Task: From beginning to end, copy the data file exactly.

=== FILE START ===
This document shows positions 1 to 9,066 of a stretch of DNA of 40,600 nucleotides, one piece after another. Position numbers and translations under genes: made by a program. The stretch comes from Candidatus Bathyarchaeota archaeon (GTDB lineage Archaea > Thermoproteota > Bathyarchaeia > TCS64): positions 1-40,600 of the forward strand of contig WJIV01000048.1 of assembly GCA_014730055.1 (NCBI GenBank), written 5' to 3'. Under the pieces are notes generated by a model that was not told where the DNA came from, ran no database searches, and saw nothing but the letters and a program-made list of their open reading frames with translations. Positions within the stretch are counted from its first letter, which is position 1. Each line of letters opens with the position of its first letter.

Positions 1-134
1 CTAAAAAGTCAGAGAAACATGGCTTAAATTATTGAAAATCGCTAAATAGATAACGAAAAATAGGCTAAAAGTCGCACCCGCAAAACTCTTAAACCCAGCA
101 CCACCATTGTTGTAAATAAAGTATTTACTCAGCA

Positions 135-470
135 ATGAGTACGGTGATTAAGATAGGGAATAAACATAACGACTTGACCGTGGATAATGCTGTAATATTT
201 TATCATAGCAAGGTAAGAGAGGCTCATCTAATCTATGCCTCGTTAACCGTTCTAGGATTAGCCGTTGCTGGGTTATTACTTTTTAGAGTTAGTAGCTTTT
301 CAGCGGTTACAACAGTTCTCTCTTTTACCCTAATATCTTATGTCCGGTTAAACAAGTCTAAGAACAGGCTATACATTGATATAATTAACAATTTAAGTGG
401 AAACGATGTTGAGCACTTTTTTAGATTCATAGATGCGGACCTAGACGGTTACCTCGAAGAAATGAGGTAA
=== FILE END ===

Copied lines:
This document shows positions 1 to 9,066 of a stretch of DNA of 40,600 nucleotides, one piece after another. Position numbers and translations under genes: made by a program. The stretch comes from Candidatus Bathyarchaeota archaeon (GTDB lineage Archaea > Thermoproteota > Bathyarchaeia > TCS64): positions 1-40,600 of the forward strand of contig WJIV01000048.1 of assembly GCA_014730055.1 (NCBI GenBank), written 5' to 3'. Under the pieces are notes generated by a model that was not told where the DNA came from, ran no database searches, and saw nothing but the letters and a program-made list of their open reading frames with translations. Positions within the stretch are counted from its first letter, which is position 1. Each line of letters opens with the position of its first letter.

Positions 1-134
1 CTAAAAAGTCAGAGAAACATGGCTTAAATTATTGAAAATCGCTAAATAGATAACGAAAAATAGGCTAAAAGTCGCACCCGCAAAACTCTTAAACCCAGCA
101 CCACCATTGTTGTAAATAAAGTATTTACTCAGCA

Positions 135-470
135 ATGAGTACGGTGATTAAGATAGGGAATAAACATAACGACTTGACCGTGGATAATGCTGTAATATTT
201 TATCATAGCAAGGTAAGAGAGGCTCATCTAATCTATGCCTCGTTAACCGTTCTAGGATTAGCCGTTGCTGGGTTATTACTTTTTAGAGTTAGTAGCTTTT
301 CAGCGGTTACAACAGTTCTCTCTTTTACCCTAATATCTTATGTCCGGTTAAACAAGTCTAAGAACAGGCTATACATTGATATAATTAACAATTTAAGTGG
401 AAACGATGTTGAGCACTTTTTTAGATTCATAGATGCGGACCTAGACGGTTACCTCGAAGAAATGAGGTAA